Day 1188: Horse Heaven

Cover for Horse HeavenFor me, Jane Smiley’s work is a little unpredictable. While I consider her A Thousand Acres to be one of the best books I’ve read, I haven’t liked others as much. To my surprise, though, I really enjoyed Horse Heaven.

In this novel, Smiley attempts a difficult feat—she wants to show all the nooks and crannies of horse racing by depicting quite a number of characters. There are owners, trainers, riders, jockeys, bettors, and veterinarians. There are also horses, a handful of which are important to the plot.

The novel isn’t plot heavy. We’re not headed toward a showdown among the major players at the races. Instead, each character has his or her own plot trajectory. The shifty trainer Buddy will do anything to win a race but suddenly finds Jesus. Elegant owner Rosalind is married to loud and gauche Al and has an affair with her trainer, Dick. Irish trainer Deidre thinks of herself as bitter and brusque but is adored by the people who work for her. Zen horse trainer Farley falls madly in love with rider Joy, who feels most comfortable alone. Elizabeth is an animal psychic who gets tips on the races from a retired racehorse.

I complained in Smiley’s Last Hundred Years trilogy that there were too many characters to get to know. But here, even though you see them in little vignettes, you do begin to care about them.

And I cared even more about some of the horses. Without actually anthropomorphizing them, Smiley gives them discernible characters. I was particularly captured by Justa Bob, an intelligent, reliable horse who begins a downhill slide mostly because of the carelessness of his owners. Smiley does’t focus just on champions. There is Mr. T., the retired horse; Froney’s Sis, a young filly who is timid and a slow learner; and Epic Storm, a horse who is fast but dangerous and mean.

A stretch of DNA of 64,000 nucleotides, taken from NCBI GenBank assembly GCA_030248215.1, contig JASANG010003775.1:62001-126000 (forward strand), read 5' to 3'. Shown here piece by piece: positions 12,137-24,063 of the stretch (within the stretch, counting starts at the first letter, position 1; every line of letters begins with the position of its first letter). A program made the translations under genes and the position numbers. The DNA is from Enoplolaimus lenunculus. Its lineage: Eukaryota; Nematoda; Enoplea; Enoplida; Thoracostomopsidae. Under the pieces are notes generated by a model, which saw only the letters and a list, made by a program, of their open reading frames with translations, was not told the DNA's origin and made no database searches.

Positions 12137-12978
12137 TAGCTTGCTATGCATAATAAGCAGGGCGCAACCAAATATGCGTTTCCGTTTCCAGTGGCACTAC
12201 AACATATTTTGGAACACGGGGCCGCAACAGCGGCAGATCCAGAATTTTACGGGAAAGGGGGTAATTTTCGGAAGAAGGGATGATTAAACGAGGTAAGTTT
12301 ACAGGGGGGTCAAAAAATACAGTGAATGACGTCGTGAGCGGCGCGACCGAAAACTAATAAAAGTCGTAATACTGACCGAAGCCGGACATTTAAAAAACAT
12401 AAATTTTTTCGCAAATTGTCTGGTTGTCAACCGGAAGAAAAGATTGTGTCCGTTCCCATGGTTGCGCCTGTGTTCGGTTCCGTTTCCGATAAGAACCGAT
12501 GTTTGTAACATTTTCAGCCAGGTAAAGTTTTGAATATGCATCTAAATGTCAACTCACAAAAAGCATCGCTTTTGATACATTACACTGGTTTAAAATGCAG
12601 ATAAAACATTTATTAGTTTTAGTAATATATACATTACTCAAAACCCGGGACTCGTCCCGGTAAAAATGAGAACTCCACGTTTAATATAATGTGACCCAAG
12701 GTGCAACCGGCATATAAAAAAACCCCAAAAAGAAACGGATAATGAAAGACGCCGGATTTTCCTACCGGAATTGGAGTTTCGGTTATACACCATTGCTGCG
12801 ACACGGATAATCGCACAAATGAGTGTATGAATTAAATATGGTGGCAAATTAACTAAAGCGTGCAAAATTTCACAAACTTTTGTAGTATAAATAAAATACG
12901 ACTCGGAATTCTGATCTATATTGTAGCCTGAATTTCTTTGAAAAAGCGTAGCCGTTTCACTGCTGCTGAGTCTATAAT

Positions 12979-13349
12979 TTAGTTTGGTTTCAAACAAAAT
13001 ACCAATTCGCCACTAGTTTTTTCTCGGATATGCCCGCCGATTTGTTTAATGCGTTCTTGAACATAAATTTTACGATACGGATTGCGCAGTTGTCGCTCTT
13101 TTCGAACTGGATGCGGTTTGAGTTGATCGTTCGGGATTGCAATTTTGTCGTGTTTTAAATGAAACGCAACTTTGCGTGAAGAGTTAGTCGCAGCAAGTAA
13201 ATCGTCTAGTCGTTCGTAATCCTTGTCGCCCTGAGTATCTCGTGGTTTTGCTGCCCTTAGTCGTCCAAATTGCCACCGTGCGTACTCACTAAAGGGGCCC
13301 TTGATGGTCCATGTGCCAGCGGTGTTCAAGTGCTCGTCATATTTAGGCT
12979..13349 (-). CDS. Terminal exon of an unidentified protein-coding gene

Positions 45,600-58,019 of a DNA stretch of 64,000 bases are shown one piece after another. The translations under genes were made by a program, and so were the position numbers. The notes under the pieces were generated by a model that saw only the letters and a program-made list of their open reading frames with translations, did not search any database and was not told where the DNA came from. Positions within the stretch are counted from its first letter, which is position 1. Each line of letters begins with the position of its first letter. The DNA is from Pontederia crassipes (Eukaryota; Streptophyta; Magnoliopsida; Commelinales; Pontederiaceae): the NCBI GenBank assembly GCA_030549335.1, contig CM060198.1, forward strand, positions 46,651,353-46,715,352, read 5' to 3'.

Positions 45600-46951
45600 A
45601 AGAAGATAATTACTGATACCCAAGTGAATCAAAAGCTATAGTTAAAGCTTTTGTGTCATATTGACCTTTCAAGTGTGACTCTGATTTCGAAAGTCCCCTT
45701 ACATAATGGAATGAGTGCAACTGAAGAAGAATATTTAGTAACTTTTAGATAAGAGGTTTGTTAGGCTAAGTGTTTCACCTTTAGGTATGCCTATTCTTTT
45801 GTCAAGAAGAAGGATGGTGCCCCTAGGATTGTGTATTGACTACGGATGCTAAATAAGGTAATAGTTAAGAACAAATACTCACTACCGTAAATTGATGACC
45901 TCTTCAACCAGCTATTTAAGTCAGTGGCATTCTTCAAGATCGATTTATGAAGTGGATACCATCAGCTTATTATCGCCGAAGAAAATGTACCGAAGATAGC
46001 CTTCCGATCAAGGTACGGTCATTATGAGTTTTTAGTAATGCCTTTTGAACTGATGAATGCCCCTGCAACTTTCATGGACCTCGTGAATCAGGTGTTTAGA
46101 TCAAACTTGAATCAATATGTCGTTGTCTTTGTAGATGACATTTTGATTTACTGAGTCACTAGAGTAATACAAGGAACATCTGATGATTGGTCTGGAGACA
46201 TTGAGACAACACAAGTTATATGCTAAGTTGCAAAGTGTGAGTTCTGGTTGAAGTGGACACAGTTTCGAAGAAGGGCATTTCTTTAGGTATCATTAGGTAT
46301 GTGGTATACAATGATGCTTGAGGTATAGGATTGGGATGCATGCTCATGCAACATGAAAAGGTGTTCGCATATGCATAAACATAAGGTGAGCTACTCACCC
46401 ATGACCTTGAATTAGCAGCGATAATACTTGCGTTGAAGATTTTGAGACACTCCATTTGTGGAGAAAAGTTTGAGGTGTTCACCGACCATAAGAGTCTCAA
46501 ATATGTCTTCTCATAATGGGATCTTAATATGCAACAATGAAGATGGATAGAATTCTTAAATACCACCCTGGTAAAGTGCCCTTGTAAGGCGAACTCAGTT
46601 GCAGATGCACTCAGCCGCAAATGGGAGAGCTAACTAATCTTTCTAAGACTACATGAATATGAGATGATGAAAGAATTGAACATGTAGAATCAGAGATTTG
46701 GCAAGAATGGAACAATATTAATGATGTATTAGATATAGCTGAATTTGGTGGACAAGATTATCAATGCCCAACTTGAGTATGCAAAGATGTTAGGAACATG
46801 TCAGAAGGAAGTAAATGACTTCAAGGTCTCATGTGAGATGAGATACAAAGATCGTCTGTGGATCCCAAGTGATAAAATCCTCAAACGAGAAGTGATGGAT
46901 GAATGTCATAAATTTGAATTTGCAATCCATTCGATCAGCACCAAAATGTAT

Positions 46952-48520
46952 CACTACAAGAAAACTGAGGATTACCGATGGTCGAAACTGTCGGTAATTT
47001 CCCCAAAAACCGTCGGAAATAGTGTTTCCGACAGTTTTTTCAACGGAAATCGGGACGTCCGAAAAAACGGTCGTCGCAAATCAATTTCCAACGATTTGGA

If you like horses, I think you will love this book, but even if you don’t, Smiley shows us a fascinating, complex world. The novel is written in a breezy style with quite a bit of humor.

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Day 685: A Thousand Acres

Cover of A Thousand AcresBest Book of the Week!
A Thousand Acres is a powerful novel set mostly in 1979 rural Iowa. It evokes a completely realized world that is complex and secret.

Ginny Smith has lived on the family farm all her life. Her husband Ty farms alongside her father, Larry Cook, and she and Ty live on what used to be their neighbor’s property, which Larry has bought to make his thousand acres of land. Ginny’s sister Rose also lives on the farm, and her husband Pete works with Larry as well, a bit less comfortably. The women’s youngest sister Caroline is a lawyer in Des Moines.

Ginny is proud of her family’s accomplishment in creating a fine, well-run farm out of the swampland her great-grandparents bought sight unseen. It soon becomes clear that the farm and the relationship to the land is the most important thing to her family—to all of the families in the area.

At a local barbecue, Larry makes an unexpected announcement. He will create a corporation of the farm and hand it over to his three daughters. Ginny, who is mild-mannered, is taken aback and has doubts, but she does not say anything. Rose seems to be enthusiastic. Caroline simply says “I don’t know,” at which point, Larry petulantly cuts her out. When she tries to approach him later, he slams the door in her face.

Harold Clark, another older farmer, has his prodigal son Jess return after an absence of many years. Almost immediately, he begins to favor Jess over his more loyal and hard-working son Loren.

If this all is beginning to sound familiar, it should, for A Thousand Acres is a modern re-imagining of King Lear. This novel, however, turns the original on its head, for we see it from the point of view of the two “greedy” sisters. In fact, Smiley accomplishes a rather clever trick, because while the neighbors and townspeople see events occur that, from their points of view, seem parallel to those of the play, the readers of the novel are conscious of a whole new layer of information, about how two old men lie and exaggerate when they don’t get their way, and how family secrets fuel Ginny’s timidity and Rose’s rage.

This novel presents complicated, flawed characters in a fully realized setting. It is really excellent and thought-provoking.

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